Clinton, GOP Make Headway on Budget
As Clinton administration officials and congressional budget writers intensified efforts to resolve their budget fight, a White House spokesman said today that President Clinton remains committed to seeking a cigarette tax increase.
Republican congressional leaders emerged from a White House budget meeting Tuesday evening saying that Clinton had agreed to abandon his effort to pay for extra spending for schools and other programs by raising taxes, including a proposed 55-cent-a-pack increase in the federal cigarette tax.
But White House spokesman Joe Lockhart said today that Clinton had only conceded that the GOP-controlled Congress was not supportive of the full 55-cent proposal.
"The president indicated he recognized the Republicans might not go for all 55 cents of the tobacco tax, but certainly we still believe it is an important part of our health care agenda to reduce teen smoking, and we're going to see what we can do as far as getting what we can there," Lockhart said.
Twenty days into fiscal 2000, White House budget chief Jack Lew was expected on Capitol Hill today to begin sorting through differences ranging from foreign aid to hiring teachers and buying park lands.
At an 80-minute White House meeting Tuesday evening, the two sides agreed to try resolving their differences in a week. If they haven't, White House officials say Clinton may veto the $268 billion defense bill a step that could increase his leverage by adding it to the measures from which savings could be extracted to pay for increases elsewhere in the budget.
"We'll hopefully get this thing wound up in a reasonable time," House Speaker Dennis Hastert, R-Ill., said.
"I think there's a sense of urgency about getting this done and getting it done by next Tuesday when the president would have to start vetoing bills if it's not done," House Minority Leader Dick Gephardt, D-Mo., said.
So far, disputes have blocked the enactment of eight of the 13 annual spending bills for fiscal 2000, now 20 days old.
Clinton told the lawmakers that today he would sign a sixth bill covering veterans, housing and environmental programs. But five of the bills either have been vetoed or face veto threats, and it is those measures that bargainers would focus on.
Republicans have been adding billions of dollars to those bills, narrowing their differences with Clinton to less than $10 billion â€“ out of a total of about $145 billion in annual spending that lawmakers control. The measures cover the departments of Health and Human Services, Labor, Education, Interior, State, Justice, Commerce and other agencies, plus foreign aid and the District of Columbia budget.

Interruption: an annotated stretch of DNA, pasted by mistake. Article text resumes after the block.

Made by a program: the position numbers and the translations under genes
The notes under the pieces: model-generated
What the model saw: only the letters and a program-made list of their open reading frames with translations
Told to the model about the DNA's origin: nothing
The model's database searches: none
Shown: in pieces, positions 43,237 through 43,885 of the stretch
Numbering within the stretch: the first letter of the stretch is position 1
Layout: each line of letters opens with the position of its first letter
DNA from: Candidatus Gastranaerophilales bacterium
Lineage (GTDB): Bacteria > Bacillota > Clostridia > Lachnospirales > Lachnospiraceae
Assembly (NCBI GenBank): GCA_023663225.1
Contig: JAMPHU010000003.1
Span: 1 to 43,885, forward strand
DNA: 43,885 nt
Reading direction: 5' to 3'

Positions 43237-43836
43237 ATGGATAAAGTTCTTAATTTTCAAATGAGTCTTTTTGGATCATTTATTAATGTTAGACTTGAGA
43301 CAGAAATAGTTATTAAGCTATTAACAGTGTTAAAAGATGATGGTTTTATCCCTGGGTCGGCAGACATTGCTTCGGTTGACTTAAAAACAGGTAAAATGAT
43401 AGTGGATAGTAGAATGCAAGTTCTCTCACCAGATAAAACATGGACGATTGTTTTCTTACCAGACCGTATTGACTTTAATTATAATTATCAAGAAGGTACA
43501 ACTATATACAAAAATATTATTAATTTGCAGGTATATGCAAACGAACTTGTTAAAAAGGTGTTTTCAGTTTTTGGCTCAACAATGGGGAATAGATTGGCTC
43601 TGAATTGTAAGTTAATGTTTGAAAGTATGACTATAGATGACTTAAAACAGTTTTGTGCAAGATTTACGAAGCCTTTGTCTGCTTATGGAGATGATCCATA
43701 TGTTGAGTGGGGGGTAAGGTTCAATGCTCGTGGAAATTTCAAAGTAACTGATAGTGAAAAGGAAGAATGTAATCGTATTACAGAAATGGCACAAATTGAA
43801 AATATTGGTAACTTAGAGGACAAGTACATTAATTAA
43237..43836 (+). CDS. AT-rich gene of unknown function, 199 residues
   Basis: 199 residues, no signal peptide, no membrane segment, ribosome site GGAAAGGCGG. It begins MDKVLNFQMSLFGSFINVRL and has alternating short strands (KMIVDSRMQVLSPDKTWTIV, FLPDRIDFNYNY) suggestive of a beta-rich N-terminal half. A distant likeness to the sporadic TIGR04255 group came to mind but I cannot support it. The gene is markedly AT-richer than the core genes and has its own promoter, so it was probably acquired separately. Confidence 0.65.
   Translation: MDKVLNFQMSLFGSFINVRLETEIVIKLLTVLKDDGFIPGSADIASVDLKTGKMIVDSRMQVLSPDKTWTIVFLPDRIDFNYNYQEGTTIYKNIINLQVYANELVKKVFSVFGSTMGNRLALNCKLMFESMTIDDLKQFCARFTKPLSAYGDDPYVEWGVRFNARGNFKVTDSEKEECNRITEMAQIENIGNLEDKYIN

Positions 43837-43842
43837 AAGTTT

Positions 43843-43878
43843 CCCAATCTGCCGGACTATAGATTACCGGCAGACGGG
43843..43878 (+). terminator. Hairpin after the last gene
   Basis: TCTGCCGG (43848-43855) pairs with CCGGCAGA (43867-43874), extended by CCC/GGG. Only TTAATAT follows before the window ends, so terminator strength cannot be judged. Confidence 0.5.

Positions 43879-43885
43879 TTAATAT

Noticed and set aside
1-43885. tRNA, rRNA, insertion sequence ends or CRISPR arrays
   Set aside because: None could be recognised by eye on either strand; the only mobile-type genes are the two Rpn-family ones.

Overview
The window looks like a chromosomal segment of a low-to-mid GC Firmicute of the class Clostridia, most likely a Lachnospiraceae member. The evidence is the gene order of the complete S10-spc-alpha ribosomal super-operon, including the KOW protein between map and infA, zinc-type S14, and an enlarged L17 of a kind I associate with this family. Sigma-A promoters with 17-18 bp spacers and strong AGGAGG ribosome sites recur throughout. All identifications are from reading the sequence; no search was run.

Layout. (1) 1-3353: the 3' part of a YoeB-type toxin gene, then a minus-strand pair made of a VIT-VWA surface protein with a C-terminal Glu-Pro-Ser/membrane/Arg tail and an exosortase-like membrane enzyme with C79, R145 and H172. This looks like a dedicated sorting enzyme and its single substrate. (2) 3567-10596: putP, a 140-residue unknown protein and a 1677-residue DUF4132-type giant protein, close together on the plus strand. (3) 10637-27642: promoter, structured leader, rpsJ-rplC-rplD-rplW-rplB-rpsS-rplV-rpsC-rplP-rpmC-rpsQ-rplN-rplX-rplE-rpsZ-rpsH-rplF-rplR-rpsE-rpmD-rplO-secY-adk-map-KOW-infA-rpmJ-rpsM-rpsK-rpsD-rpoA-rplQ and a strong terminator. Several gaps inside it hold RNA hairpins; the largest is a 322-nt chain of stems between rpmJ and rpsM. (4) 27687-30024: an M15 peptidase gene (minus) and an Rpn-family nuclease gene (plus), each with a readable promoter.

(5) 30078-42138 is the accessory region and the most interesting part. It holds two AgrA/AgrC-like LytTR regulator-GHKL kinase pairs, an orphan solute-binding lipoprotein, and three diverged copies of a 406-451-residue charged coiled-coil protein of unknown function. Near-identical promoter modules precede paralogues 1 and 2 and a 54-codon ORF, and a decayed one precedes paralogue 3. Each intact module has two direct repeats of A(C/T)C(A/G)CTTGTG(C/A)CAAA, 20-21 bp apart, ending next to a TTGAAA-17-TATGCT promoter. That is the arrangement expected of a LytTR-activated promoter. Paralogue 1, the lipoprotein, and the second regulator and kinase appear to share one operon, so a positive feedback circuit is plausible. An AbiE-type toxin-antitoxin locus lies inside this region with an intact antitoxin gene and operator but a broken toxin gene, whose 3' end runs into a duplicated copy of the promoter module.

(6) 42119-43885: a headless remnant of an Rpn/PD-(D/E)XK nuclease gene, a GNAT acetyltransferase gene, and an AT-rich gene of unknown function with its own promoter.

But arguments remain over policy â€“ for example, whether to give states more leeway over money Clinton wants to use to hire additional teachers.
In recent weeks, Republicans have made leaving Social Security surpluses alone a major goal of their budget fight with Clinton. The president has agreed, though at one point he also proposed using the surpluses if Republicans would agree to do so.
Clinton and Democrats have insisted that even without the president's spending demands, Republicans rely heavily on budget gimmicks and are on track to spend Social Security surpluses â€“ which Republicans deny.
But participants left the White House meeting saying they would look for non-Social Security savings to pay for extra spending.
"Their key goal is to not spend the Social Security surplus," White House budget chief John Podesta said. "We've said that we share that, notwithstanding the fact that we question whether their gimmicks and numbers add up."
Both parties have used Social Security's surpluses to cover spending for decades, without affecting the system's ability to pay benefits. The pension system trades its excess cash for Treasury bills, and if the cash is then spent it has no effect on Social Security itself.
But looking ahead to next year's elections, each party is eager to cast itself as a defender of the massive pension program for the elderly and disabled. And growing surpluses in the non-Social Security part of the budget â€“ along with an increased use of ideas like delaying some spending until fiscal 2001 â€“ have made it possible to stay away from the Social Security money.
The discussions will include proposals â€“ largely supported by both sides â€“ to extend expired tax breaks for corporate research and development and other purposes. The two sides also said they will discuss rolling back some reductions in Medicare reimbursements to hospitals and nursing homes that were enacted as part of the 1997 budget-balancing deal between Clinton and Congress.
Despite recent sharp clashes over the Senate's rejection of a nuclear weapons test ban treaty and some of Clinton's judicial nominations, participants said the mood during the Cabinet Room meeting was cordial. Before getting down to business, they briefly discussed football and cowboy boots, which Vice President Al Gore was said to be wearing.
Despite their differences over spending for hiring teachers, purchasing park lands and other issues, neither side was ready to let the dispute escalate into an attention-grabbing government shutdown.
With a stopgap bill keeping agencies open set to expire Thursday night, Congress sent Clinton a measure extending that deadline through Oct. 29 while lawmakers work through budget differences. The president was considered certain to sign it.